Feature: The art of adaptation

Date posted: 24 Oct 2012Author: STC

(Amber McMahon and Deborah Mailman and the chorus of NIDA 2nd year students in The Lost Echo, pt 1. Photo: Heidrun Lohr)

When Andrew Upton adapted Maxim Gorky's play The Philistinesfor London's National Theatre in 2007, his text not only had a thoroughly modern idiom but included new speeches and a different ending. The Guardianreview praised the "sparklingly colloquial new translation" and gave the production, directed by Howard Davies, five stars.

In a Guardianblog, however, John M Morrison railed against the changes saying that he suspected Gorky "would have asked to have his name removed" and that "the National Theatre might have been wiser to credit Andrew Upton as the author and give the play a fresh about: Piss Off, You Philistines?"

Davies and Upton are unrepentant. "It goes into a weird mulch at the end. It doesn't work," says Davies. "We sat down and said, 'well, do we have the licence to make it work?' and we were very cheeky with it. And I think he made it a better play."

We return to the classics, of course, because they still have things to say to us - but some need massaging for contemporary audiences.

"It's great to do some plays as written but not all plays remain immediately relevant," says Upton. "First of all translation changes everything and so the fabric of any piece is in question. The production must be able to breathe and so I make whatever changes necessary to let it live."

There has been much spirited debate online and in the media of late about the many bold adaptations currently on our stages. A Belvoir forum about Simon Stone's version of The Wild Duckdrew a packed crowd keen to discuss the production, which retained Henrik Ibsen's characters and narrative spine but which was completely rewritten and restructured. Stone conceded that were it not for brochure deadlines, he would probably have given it another name - as he did when he adapted Ibsen's Little Eyolfas The Only Child.

Talking to The Australian, theatre critic John McCallum said that he had been warned that Stone's version was a new play and not Ibsen. "I didn't expect to see The Wild Duckand I went along and I did see The Wild Duck. Simon delivered the experience the play should deliver and too often doesn't when it is done too respectfully on a modern stage."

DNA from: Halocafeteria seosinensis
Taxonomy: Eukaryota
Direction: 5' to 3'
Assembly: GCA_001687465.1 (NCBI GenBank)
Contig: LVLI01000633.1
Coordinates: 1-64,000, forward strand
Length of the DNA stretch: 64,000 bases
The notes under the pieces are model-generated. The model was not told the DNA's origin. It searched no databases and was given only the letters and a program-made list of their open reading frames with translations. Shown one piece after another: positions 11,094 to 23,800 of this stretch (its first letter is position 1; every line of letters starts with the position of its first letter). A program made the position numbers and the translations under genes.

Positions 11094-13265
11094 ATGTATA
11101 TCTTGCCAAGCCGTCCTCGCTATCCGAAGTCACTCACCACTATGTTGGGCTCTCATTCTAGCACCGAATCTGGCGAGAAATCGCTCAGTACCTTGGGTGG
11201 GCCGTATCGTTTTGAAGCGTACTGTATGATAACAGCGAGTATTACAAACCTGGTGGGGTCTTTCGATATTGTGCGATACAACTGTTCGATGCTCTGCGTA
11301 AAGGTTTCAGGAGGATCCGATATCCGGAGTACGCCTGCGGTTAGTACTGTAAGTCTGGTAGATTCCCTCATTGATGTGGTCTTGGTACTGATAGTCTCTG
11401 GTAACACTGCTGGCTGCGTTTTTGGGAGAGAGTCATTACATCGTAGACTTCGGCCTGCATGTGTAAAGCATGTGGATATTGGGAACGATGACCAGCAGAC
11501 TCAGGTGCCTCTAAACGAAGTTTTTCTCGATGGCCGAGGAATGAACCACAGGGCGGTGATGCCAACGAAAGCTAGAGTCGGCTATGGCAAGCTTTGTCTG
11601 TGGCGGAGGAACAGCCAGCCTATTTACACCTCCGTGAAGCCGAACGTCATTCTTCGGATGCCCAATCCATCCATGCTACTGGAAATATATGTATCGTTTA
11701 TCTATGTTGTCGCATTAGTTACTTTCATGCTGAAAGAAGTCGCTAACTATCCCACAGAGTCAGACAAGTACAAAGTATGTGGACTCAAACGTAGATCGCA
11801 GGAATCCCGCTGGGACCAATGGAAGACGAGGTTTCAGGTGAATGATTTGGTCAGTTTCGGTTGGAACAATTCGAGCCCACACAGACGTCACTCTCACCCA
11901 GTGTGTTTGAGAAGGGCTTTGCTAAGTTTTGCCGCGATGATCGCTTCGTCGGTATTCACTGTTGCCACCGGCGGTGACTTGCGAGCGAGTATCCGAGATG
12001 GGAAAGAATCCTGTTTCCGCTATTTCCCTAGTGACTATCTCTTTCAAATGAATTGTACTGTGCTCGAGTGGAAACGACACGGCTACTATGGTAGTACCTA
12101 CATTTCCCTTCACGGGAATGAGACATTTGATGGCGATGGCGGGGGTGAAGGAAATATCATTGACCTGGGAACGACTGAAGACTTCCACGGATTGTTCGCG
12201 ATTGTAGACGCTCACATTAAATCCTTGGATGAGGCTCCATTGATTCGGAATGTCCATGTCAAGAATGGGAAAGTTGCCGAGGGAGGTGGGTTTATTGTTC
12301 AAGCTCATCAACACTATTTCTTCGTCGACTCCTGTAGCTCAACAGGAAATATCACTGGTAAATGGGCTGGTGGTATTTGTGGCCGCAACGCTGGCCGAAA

Sydney Theatre Company Associate Director Tom Wright, who has worked on many adaptations and translations including The Lost Echoin 2006, believes that the way a director stages a production is "the ultimate act of adaptation" and just as important as the text used.

"I think you could make a fair observation of the Australian stage that it's got more internationalist in its outlook in the last 15 to 20 years," he says.

Benedict Andrews, who like Barrie Kosky has worked extensively in Berlin and other European cities, agrees. Andrews likens a play to "radioactive material".

"Maybe that play gets buried for a long time, then somebody digs it up," he says. "I just think there are various techniques for digging it up. That might be to commission an adaptation, Simon's work on Ibsen, or for me to say I'm interested in this play but there are certain things in it that are anachronistic now and so I will do an adaptation."

"Adaptations from outside of our own culture feel like a Xerox of something that is happening elsewhere," says Wright. "When English adaptors adapt particularly the older realist classics like Ibsen or Strindberg they tend to emphasise class consciously, which is there. Australians have a more ambivalent attitude to class and status."
Upton's 2004 adaptation of Ibsen's Hedda Gablertherefore emphasised the heroine's internal, psychological struggle rather than the social pressure on her.

Andrews' version of The Seagullwas set in an Australian shack on the coast.

"It's meaningless for me to fantasise about Russia, let alone pretending to set it in 19th century Russia," he says. "The play has to, on some level, convince you of the texture of daily life and real speech in order to earn what might be called its metaphysical aspect: that whole other dimension that Chekhov has.

"I've worked from a literal translation but I've created something that is absolutely and distinctly my voice. I'm trying to make the words sit in the mouth and be very alive and I will take liberties in order to get a playable text. But I'm not trying to smash the play to pieces. It has an Australian idiom to it that I think suits Chekhov."

Jo Litson